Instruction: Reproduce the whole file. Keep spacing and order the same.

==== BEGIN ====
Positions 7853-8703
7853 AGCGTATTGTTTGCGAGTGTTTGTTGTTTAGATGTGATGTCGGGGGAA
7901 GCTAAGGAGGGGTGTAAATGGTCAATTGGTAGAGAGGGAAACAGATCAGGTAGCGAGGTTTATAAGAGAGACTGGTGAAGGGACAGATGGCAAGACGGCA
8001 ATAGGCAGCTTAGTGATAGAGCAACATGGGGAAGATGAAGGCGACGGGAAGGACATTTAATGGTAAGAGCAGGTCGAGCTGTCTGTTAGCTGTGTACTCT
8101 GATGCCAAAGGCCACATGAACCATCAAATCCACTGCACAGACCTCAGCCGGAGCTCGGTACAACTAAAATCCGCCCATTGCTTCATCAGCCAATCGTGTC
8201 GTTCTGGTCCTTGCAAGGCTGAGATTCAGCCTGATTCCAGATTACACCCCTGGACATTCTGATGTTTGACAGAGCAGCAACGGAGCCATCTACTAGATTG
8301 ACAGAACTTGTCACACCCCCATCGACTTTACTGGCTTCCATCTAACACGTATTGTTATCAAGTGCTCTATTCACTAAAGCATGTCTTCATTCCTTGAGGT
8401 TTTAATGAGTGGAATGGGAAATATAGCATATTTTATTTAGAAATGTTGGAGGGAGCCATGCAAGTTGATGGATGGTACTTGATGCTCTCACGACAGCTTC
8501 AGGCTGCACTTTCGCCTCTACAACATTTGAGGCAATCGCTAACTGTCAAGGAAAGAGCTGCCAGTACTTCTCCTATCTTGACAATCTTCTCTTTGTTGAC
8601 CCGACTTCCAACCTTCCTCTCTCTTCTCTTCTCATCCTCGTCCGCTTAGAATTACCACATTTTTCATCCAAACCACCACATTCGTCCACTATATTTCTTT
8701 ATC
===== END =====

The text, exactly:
Positions 7853-8703
7853 AGCGTATTGTTTGCGAGTGTTTGTTGTTTAGATGTGATGTCGGGGGAA
7901 GCTAAGGAGGGGTGTAAATGGTCAATTGGTAGAGAGGGAAACAGATCAGGTAGCGAGGTTTATAAGAGAGACTGGTGAAGGGACAGATGGCAAGACGGCA
8001 ATAGGCAGCTTAGTGATAGAGCAACATGGGGAAGATGAAGGCGACGGGAAGGACATTTAATGGTAAGAGCAGGTCGAGCTGTCTGTTAGCTGTGTACTCT
8101 GATGCCAAAGGCCACATGAACCATCAAATCCACTGCACAGACCTCAGCCGGAGCTCGGTACAACTAAAATCCGCCCATTGCTTCATCAGCCAATCGTGTC
8201 GTTCTGGTCCTTGCAAGGCTGAGATTCAGCCTGATTCCAGATTACACCCCTGGACATTCTGATGTTTGACAGAGCAGCAACGGAGCCATCTACTAGATTG
8301 ACAGAACTTGTCACACCCCCATCGACTTTACTGGCTTCCATCTAACACGTATTGTTATCAAGTGCTCTATTCACTAAAGCATGTCTTCATTCCTTGAGGT
8401 TTTAATGAGTGGAATGGGAAATATAGCATATTTTATTTAGAAATGTTGGAGGGAGCCATGCAAGTTGATGGATGGTACTTGATGCTCTCACGACAGCTTC
8501 AGGCTGCACTTTCGCCTCTACAACATTTGAGGCAATCGCTAACTGTCAAGGAAAGAGCTGCCAGTACTTCTCCTATCTTGACAATCTTCTCTTTGTTGAC
8601 CCGACTTCCAACCTTCCTCTCTCTTCTCTTCTCATCCTCGTCCGCTTAGAATTACCACATTTTTCATCCAAACCACCACATTCGTCCACTATATTTCTTT
8701 ATC